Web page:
NoRooz, “New Day” in Persian, is the traditional new year holiday that was initiated in ancient Iran. Today, it is celebrated by over 300 million people living in greater Iran, roughly the geographical extent of the once mighty Persian Empire.
NoRooz is widely celebrated in Iran, Afghanistan and Tajikistan. It is also celebrated in Uzbekistan, Kazakhstan, Kyrgyzstan, Turkmenistan and northwestern China in Central Asia; Azerbaijan, Armenia, and Georgia in the Caucuses as well as Crimea; among certain Iranic communities in Pakistan and India as well as Parsis in India; Kurds in Turkey, Iraq, Syria as well as Iran; Balkan ethnic groups with Iranian roots in Bosnia, Kosovo, Albania, and Macedonia; the countries of Bahrain, Qatar and UAE in the Persian Gulf region among the Iranian merchant communities that have made these countries home for centuries; and Alawis of Syria, Lebanon, and the Israeli occupied Golan Heights. The extent of NoRooz today even reaches the island of Zanzibar off the Tanzanian coast in Africa, where Iranian merchants from Shiraz and southern Iran migrated during medieval times! Although NoRooz is a secular holiday today, it has religious roots and significance for Zoroastrians (religion of most Iranians before Islam), Bahai’s, and Alawis. Of course, NoRooz is also celebrated by the Iranian diaspora (such as my family) worldwide.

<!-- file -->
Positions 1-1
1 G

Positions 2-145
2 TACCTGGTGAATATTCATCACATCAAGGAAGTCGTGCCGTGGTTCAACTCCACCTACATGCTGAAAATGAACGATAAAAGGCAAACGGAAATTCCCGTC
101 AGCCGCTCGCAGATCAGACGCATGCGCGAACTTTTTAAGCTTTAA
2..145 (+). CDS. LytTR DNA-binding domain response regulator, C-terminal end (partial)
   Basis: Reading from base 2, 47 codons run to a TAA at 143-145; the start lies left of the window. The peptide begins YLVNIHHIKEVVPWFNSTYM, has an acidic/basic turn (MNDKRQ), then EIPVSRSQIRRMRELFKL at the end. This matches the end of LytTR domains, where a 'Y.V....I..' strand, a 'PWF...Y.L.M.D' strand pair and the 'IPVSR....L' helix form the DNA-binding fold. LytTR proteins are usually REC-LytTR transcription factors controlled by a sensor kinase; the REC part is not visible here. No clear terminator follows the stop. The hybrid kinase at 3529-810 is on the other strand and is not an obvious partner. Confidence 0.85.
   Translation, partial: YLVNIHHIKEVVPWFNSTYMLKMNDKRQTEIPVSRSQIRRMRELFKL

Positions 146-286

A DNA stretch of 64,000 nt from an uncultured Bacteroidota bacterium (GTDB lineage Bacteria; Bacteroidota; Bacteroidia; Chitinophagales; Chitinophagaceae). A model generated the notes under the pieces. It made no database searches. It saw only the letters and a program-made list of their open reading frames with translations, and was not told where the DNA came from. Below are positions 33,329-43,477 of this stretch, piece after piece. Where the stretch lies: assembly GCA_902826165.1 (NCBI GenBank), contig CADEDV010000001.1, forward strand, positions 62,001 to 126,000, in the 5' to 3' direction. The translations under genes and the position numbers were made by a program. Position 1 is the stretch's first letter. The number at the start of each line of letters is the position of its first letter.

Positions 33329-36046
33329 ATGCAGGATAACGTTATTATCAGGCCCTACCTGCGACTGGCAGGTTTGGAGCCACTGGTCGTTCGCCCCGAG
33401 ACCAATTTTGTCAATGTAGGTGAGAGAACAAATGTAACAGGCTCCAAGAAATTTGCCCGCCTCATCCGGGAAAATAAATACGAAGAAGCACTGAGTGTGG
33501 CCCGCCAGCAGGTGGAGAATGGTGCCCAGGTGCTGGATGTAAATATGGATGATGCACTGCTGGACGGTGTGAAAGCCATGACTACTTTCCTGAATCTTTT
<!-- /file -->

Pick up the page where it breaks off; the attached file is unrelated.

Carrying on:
Yet, there is no standardized English spelling for NoRooz. I have seen it spelled at least a dozen different ways! It is celebrated on the day of the astronomic vernal equinox, which usually falls on March 21 or the previous/following day depending on where it is observed. The new year begins with the first day of spring, signifying rebirth of nature as well as the soul. I have always been told that NoRooz is all about humanity’s continual commitment to goodness, love, hope, and prosperity.
Sources: Wikipedia and my own knowledge from many different sources re NoRooz that I have gathered since childhood!